Campaign to Protect Rural England Standing up for your countryside

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England's food supply chain must be transparent

15 February 2013

The Campaign to Protect Rural England (CPRE) is calling on the Government and supermarkets to take action to restore people’s trust in the food chain by making it easier to trace where their food has come from and how it has been produced.

Over time, our changing shopping habits means we have lost sight of where and how much of the food we eat is produced and by whom. The message from the major food retailers and the Government has been that we could rely upon them to take care of long supply chains to provide us with low cost, safe food. Recent political rhetoric has claimed this could be achieved with even less regulation.

CPRE’s work to map local food webs has demonstrated that a major advantage of short local supply chains is that consumers can more easily find out where their food has come from and how it has been produced. There can often be just a few links in a local food supply chain between the producer and the consumer. But given the dominance of the supermarkets, who supply over 90% of the food that is bought in the UK, it is vital that from now on they do more to provide consumers with information about exactly where the food we eat has been grown, reared, slaughtered and processed. This information has often been scarce and too hard to find.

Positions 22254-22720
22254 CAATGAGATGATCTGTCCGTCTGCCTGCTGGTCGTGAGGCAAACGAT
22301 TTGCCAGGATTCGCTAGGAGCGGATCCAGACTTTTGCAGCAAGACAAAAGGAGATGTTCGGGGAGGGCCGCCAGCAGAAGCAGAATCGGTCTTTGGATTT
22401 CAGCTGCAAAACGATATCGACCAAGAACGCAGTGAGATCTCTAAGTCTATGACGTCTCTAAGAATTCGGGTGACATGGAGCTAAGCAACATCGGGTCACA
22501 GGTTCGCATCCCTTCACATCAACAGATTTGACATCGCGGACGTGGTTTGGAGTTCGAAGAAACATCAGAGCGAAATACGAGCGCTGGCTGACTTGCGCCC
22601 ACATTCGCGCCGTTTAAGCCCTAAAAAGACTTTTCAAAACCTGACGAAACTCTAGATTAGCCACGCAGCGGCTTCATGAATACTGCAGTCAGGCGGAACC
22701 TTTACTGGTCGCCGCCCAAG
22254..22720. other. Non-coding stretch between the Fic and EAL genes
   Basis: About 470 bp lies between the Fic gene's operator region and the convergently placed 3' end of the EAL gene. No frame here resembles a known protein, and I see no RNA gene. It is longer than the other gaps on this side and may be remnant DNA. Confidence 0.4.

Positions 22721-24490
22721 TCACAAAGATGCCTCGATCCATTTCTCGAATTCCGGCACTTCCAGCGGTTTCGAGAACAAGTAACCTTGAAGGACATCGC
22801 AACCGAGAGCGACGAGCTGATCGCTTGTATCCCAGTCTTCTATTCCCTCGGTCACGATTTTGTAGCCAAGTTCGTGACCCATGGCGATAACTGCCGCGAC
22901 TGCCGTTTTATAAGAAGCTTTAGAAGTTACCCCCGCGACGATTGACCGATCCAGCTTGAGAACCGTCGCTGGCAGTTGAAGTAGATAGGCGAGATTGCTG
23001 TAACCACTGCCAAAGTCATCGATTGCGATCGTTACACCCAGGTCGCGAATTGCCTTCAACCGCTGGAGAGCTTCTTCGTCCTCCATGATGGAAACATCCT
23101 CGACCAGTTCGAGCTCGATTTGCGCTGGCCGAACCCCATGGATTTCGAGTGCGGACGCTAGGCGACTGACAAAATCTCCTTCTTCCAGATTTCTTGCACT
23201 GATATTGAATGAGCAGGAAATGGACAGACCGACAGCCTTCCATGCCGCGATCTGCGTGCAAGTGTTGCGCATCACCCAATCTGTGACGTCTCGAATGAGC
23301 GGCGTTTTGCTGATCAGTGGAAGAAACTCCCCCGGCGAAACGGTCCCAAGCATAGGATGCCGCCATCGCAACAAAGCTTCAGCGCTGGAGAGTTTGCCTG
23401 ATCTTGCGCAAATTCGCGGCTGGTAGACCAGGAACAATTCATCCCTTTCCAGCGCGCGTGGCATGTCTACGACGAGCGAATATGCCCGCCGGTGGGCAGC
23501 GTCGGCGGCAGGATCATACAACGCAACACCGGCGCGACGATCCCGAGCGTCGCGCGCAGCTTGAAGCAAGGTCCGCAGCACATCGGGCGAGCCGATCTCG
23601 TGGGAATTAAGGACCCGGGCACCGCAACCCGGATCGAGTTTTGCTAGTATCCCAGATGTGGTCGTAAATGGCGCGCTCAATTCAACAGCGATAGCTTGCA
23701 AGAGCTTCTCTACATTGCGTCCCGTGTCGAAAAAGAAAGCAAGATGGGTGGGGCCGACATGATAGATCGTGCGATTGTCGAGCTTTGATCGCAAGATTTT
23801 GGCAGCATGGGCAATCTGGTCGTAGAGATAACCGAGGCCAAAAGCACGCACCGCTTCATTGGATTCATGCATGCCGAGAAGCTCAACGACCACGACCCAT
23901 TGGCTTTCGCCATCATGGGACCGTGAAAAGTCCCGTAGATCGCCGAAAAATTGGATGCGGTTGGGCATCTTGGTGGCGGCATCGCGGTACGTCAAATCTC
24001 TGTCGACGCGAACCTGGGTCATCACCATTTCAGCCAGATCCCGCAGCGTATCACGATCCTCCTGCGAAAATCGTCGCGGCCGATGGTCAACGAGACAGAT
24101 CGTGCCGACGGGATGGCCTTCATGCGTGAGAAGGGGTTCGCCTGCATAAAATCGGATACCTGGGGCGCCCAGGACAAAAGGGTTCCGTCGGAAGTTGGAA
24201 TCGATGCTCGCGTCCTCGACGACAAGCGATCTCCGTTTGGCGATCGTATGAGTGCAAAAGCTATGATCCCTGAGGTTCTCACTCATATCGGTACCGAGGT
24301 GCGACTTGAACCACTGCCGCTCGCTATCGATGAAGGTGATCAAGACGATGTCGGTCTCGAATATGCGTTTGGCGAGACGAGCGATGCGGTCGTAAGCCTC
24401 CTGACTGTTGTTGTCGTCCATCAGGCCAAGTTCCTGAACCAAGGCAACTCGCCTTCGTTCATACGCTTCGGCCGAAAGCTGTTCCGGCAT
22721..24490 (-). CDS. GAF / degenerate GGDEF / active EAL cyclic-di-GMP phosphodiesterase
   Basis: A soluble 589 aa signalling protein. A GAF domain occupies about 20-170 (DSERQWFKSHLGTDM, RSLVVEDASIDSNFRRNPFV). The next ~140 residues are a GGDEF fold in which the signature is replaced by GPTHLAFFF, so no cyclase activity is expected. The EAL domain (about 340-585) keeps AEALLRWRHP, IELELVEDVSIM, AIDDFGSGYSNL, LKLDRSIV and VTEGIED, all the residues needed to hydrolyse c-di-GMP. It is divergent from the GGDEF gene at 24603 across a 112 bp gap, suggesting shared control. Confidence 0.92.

Ian Woodhurst, CPRE’s Senior Food and Farming Campaigner said:

‘CPRE has often encouraged shoppers to ask more questions about where the food they are buying has come from. Supermarkets shout loudly about where they source their packaged fresh meat, but have been much quieter about the Grand Tour of Europe that their processed meat has been doing.

'As a first step in restoring trust in our food system it needs to be easier for consumers to find out about where their food came from and a regulatory framework needs to be developed that provides them with guarantees about quality and that prevents a repeat of recent events.

'The Government and the supermarkets have a lot of work to do to restore consumer faith in a food system that has clearly become seriously dysfunctional.’





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